Or we can just send them training wheels and meet them at the border with Gatorade. -Tony Mendez
Ben Affleck’s film Argo (nominated for the Oscar’s Best Picture award) may be just a movie, but I call it a great propaganda piece for international relations, and, more specifically, a way to show that sometimes you just have to laugh at how ridiculous we human beings make life. When we think of governments, international cooperation, hostages, war, Iran, we don’t think of laughing. We don’t think of comedy, or a way out of a sticky situation that doesn’t involve guns and bloodshed. But Argo, which is based on the true story of how the Central Intelligence Agency got 6 trapped American embassy workers out of revolutionary Iran in 1979, is proof-historic proof- that we don’t need to turn to weapons and war to achieve our goals as a country. All we have to do is pretend we’re shooting a movie.
The fact that the Central Intelligence Agency pretended to be shooting a Hollywood movie in order to subtract the Stranded Six from the bloody Iranian Revolution is just… Unbelievable. Then again, as CIA operative Jack O’Donnell says, “it’s the best bad plan that we’ve got.” The alternatives, which included giving the Americans bikes and having them take a leisurely bike ride (unmolested, of course) to the Iranian border were even more implausible (as Tony Mendez, the CIA agent who came up with the Hollywood plan, shoots down). Mr. Mendez’s plan, which included flying him into Teheran pretending to be a producer scouting for his science fiction film Argo and flying out with his crew seemed almost possible for its sheer ridiculousness except for one thing: paperwork. Upon entering Iran visitors filled out two pieces of paper, one which was kept by the airport authorities until they left the country. One person’s paper missing is possible, but six people’s papers missing (especially six Canadians, which is what they pretended to be) wouldn’t go unnoticed by airport security.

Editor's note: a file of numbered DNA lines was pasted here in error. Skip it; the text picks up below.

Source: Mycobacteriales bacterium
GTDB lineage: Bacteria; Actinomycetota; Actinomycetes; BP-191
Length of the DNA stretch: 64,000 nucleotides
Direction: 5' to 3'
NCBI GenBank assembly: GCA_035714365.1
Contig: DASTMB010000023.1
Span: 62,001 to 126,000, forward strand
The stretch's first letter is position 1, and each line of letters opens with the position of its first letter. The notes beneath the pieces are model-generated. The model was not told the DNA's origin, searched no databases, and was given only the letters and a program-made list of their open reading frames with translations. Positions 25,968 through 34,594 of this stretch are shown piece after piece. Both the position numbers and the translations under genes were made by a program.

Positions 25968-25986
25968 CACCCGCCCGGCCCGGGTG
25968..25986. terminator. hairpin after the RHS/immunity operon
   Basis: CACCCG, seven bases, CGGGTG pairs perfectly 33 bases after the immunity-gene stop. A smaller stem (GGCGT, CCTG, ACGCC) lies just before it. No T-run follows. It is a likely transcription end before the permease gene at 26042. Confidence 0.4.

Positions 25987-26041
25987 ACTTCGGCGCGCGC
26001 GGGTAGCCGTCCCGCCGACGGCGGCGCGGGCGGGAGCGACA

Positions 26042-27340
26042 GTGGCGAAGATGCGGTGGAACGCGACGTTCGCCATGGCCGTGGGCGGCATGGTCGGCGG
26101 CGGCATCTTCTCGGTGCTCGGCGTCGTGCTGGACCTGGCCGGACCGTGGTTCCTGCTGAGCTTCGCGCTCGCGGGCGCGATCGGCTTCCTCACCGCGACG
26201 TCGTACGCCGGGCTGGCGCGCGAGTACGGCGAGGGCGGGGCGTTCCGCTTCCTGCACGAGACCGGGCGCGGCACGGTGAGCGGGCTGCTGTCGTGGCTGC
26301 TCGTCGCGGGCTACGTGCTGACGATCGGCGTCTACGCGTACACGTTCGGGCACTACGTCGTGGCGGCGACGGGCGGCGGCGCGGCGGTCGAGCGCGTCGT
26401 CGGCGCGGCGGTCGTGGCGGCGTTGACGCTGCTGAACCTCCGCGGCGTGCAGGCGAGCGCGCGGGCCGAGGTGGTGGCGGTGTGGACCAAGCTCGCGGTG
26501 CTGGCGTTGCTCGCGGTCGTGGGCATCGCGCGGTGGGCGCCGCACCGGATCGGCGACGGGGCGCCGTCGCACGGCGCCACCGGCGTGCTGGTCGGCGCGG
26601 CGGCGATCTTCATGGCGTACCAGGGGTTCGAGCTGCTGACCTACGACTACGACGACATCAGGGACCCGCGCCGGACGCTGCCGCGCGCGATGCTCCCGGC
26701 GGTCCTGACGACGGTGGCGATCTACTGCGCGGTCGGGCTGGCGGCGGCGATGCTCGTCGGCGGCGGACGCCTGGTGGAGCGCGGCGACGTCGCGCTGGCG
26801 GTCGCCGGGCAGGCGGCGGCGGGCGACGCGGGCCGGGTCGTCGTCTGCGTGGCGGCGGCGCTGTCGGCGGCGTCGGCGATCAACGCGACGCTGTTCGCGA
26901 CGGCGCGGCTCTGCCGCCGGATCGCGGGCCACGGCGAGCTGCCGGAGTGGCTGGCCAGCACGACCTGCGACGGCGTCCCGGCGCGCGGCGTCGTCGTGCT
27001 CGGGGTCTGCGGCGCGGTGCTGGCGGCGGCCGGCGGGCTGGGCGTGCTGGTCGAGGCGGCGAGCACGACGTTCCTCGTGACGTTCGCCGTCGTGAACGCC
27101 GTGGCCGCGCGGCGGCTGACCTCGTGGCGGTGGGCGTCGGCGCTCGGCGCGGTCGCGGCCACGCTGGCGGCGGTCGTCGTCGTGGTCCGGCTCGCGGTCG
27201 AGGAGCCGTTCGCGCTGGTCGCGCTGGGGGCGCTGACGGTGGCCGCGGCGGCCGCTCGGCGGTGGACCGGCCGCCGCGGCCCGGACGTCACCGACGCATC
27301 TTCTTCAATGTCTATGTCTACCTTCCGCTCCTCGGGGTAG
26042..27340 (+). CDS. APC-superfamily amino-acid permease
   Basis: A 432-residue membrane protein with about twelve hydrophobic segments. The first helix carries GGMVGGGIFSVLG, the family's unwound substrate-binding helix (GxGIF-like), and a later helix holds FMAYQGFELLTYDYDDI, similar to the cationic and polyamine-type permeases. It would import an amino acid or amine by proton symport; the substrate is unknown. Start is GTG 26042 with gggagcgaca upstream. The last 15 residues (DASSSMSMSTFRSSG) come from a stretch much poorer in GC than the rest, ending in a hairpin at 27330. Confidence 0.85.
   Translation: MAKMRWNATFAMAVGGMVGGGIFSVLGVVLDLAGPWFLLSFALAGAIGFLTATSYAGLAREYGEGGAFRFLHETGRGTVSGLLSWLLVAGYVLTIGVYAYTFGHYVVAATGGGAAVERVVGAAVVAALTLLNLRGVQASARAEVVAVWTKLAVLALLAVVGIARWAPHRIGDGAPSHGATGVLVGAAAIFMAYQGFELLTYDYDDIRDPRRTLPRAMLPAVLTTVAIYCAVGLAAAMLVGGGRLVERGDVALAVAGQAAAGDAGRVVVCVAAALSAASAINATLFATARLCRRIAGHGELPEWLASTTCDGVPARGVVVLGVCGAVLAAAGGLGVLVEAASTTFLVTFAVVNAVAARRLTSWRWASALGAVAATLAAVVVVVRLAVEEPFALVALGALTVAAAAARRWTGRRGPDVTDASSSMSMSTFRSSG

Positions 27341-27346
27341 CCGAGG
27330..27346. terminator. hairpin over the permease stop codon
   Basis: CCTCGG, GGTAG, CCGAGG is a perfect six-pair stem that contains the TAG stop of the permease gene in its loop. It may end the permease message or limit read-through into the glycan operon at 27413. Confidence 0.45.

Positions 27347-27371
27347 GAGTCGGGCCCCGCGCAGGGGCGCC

(sourced from aceshowbiz.com)
(sourced from slate.com)
The film is dramatic and at the same time funny (thanks to the quips of the Hollywood men Mendez enlists to set up the fake movie production, lester Siegel and John Chambers). Ben Affleck did a wonderful job of maintaining historical accuracy, going so far as to painstakingly take actual images from 1979 and bring them back to life in the film (for example, a red crane use to hang a man seen in a grainy picture during the credits is the same crane the Stranded Six pass when they’re driving along in the bus Mendez rents). Why can’t Hollywood make more movies like this? It’s engaging and yet educational, a rarity in films today.
Normally I would have written about a film based on Iran with more of an Iranian bent, an eye on the Middle East. That would have been the center of my discussion, especially if the film centers on the Iranian Revolution (one of the most fascinating moments of the 20th century, in my opinion). But, watching the film, you don’t really get a sense of the Iranians. Yes, we see the protesters, we hear their demands being televised, we see them as the Stranded Six and Mendez tour a bazaar on the pretext of wanting to shoot there with a representative of the Ministry of Culture. I do not feel that Iran was the center of the film; the six could have been anywhere (it probably doesn’t help that the film was not made in the real Iran, either). This was a film, to me, about international relations. My husband asked me after the film,
“Is this movie supposed to drum up support for attacking Iran now?” I told him no, it’s not a government film, and if anything, the message of the film is that we can achieve our goals without resorting to violence. Yes, we could have marched the US army over there to get not just the six hiding in the Canadian embassy but also the hundred-plus held hostage by the Iranians. Yes we could have sent in a Navy SEAL team a la the Osama bin Laden raid (even though that happened recently).
Instead, we sent in one man, without weapons, to rescue six people. And not cause a scene while doing it. And he did it! Proof that you can solve a problem without anyone getting hurt (US government, did you forget this moment in our history?) The tensions between countries should not be allowed to escalate. We should realize that our problems are often completely man-made, and if we just think it out we can undo them. I do feel that perhaps Affleck shouldn’t have made the film because its like thumbing our noses at the Iranians (look what we did, under your nose!) especially at such a sensitive time (although apparently the CIA’s involvement was revealed back when Bill Clinton was in office).
Then again, perhaps we can have a dialogue with Iran through a film exchange. Iran is planning a response film, according to CNN, entitled ‘The General 20’ which will focus on 20 hostages that Iran gave over to the USA and will be based on ‘eyewitness’ account unlike Argo, which the Iranian Art Bureau views as a biased view not showing the whole story, meant to show ‘heroic’ American agents and ‘diabolical insane’ Iranians (ahem, the Iranian Islamic Revolution was pretty insane, did they forget how many people were/are tortured, killed and oppressed?! The USA is not innocent in it’s politics, but the Iranians are a bit worse I’d say) I look forward to seeing what the Iranians have to show. A government-made film sound completely unbiased, don’t you think?